By Dr. Jose Castillo-Mancilla
Hispanic/Latinos are the fastest growing minority ethnic group in the United States, accounting for 17 percent of the current population. This is projected to increase to 31 percent by 2060. As we celebrate the National Latino AIDS Awareness Day, it is time to think about how HIV/AIDS affects the Hispanic/Latino community in the US and what can you do to stop it.
The CDC indicates that more than 95,000 U.S. Hispanic/Latinos have died of HIV/AIDS since the beginning of the epidemic, and that this disease continues to affect us disproportionately. About 20 percent of the new HIV infections occur in individuals of Hispanic/Latino ethnicity, both men and women, and the lifetime likelihood of being diagnosed with HIV/AIDS in is higher for Hispanic/Latinos compared to whites. This also translates into a much more advanced disease stage once the diagnosis is made, which is fueled by factors such as lack of healthcare access, health illiteracy, poverty, stigma and misinformation. Altogether, these elements make our community more vulnerable to HIV/AIDS, which is unacceptable.
The good news is that Hispanic/Latinos are strong and determined. We have demonstrated that we can move forward and defeat adverse circumstances, but we can only do this if we stand united and fight as one. This year’s National Latino AIDS Awareness Day goal is “Commit to Act.” The following are powerful actions you can take to gain control of your health and control of HIV.
Take action #1
If you do not know your HIV status, get tested today. Not knowing whether you have HIV is the main risk factor to develop AIDS and the main reason why you can infect others. Even if you do not think you are at risk, you should get tested at least once. This is no different than getting tested for diabetes or high cholesterol. If your healthcare provider does not offer you a test, ask for one. Knowing your status will help stop the spread of HIV/AIDS.
Take action #2
If you are infected with HIV, get into care. Once you have been diagnosed, it is time to act and see a healthcare provider. You may feel fine and think you can wait, but starting treatment early is the best you can do to remain healthy and protect others. The longer treatment is delayed, the longer it will take to control the virus and recover your immune system. Every day you delay care is a day you are at risk.
Take action #3
If you are in care, stay in care. There is little benefit on seeing you provider once and not following up. Multiple estimates indicate that only 40 percent of HIV-infected individuals in the US remain in care. This is a real problem because it puts you at risk for advanced disease and of infecting others. If you have difficulty keeping appointments or face barriers, ask for help. Many community-based organizations can help you “navigate the system” so that you can get healthy and stay healthy.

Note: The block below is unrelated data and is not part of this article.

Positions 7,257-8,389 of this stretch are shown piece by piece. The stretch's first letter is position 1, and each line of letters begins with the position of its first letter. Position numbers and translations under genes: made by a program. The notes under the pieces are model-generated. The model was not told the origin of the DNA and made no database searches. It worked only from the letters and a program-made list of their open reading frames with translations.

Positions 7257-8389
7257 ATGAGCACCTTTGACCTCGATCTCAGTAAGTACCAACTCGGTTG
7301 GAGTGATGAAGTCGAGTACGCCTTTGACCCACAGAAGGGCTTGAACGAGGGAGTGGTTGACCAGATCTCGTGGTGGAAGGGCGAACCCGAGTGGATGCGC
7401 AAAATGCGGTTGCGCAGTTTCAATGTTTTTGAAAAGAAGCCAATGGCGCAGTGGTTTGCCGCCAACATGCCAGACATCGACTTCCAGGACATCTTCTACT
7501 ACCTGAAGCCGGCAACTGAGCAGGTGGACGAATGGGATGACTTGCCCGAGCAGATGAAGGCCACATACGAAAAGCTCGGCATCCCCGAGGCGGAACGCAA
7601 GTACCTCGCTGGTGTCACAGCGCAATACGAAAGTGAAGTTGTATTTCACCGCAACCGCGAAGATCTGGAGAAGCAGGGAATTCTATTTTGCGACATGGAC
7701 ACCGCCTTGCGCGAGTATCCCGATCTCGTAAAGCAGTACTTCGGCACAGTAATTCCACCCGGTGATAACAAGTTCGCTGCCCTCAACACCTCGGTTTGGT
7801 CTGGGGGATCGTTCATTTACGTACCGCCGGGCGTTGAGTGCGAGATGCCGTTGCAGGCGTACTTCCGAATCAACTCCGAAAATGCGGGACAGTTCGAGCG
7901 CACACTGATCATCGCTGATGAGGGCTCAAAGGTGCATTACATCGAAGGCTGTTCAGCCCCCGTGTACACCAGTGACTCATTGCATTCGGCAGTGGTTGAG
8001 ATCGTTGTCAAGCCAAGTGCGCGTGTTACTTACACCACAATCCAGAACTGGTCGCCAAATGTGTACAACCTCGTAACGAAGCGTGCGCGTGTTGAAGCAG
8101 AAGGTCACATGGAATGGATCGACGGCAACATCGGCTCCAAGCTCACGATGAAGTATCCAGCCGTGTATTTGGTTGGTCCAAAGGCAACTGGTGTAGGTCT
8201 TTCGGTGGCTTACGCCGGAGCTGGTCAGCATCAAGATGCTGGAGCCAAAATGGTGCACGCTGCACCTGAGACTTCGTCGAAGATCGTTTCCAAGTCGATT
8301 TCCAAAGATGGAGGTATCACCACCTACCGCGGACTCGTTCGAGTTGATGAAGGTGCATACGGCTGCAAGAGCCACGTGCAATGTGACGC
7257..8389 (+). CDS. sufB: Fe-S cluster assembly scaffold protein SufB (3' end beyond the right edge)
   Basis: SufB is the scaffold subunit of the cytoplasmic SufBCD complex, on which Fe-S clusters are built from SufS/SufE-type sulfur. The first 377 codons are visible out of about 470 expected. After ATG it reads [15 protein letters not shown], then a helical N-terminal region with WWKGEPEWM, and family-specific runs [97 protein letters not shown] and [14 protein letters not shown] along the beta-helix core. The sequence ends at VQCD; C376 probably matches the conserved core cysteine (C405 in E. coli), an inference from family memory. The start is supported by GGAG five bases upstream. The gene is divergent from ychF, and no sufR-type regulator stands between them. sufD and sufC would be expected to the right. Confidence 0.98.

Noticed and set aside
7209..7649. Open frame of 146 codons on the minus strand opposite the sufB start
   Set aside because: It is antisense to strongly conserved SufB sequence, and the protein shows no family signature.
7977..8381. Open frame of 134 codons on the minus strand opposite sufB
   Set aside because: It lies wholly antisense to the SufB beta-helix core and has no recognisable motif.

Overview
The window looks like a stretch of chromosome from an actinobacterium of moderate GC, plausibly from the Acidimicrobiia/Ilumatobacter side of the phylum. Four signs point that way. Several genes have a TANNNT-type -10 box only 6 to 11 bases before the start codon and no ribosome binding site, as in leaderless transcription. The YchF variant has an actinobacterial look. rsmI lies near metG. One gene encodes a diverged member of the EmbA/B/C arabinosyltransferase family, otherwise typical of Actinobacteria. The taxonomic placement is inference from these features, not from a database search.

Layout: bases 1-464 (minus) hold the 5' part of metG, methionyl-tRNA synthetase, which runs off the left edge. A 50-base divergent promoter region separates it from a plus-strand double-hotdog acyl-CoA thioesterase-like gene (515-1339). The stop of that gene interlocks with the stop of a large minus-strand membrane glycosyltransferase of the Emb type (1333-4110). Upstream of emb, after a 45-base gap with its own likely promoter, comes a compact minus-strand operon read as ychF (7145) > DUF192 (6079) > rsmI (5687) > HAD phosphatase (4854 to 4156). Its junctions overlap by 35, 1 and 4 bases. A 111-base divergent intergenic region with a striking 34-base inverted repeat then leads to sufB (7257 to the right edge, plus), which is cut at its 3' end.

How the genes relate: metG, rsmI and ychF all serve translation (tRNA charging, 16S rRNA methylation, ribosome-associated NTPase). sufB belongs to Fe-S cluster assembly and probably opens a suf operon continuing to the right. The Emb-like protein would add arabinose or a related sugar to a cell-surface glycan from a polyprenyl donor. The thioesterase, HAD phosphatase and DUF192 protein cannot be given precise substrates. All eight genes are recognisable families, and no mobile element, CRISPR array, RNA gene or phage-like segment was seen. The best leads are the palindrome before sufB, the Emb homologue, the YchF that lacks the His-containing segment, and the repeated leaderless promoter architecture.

Take action #4
If you have been prescribed HIV medications, take your pills. The antiretrovirals are your bridge to health. By taking your medications, you can control the virus and become undetectable. This way, you can stop the progression from HIV to AIDS and you can reduce transmission to others along with other safe sex practices such as condoms. If you have side effects from your medications, ask your healthcare provider and together you can find a treatment option that will be best for you.
Take action #5
If you want to help, participate in research studies. Studies have shown very little participation from Hispanic/Latinos in HIV research, which limits our understanding of the disease in our ethnic group. Clinical trials are excellent ways to find out which treatments are the best and to develop new treatment strategies to control the virus, and new research is aiming at curing HIV. If you do not know about HIV research, ask your healthcare provider or visit the AIDS Clinical Trials Group (ACTG) Network’s website http://actgnetwork.org/trials_open_enrollment. Since 1987, the ACTG has conducted studies to find more effective and better tolerated anti-HIV medications. The Network also researches common co-infections people living with HIV also face including hepatitis C virus and tuberculosis. Participating in research is the best way for you to help future generations and fight back against HIV/AIDS.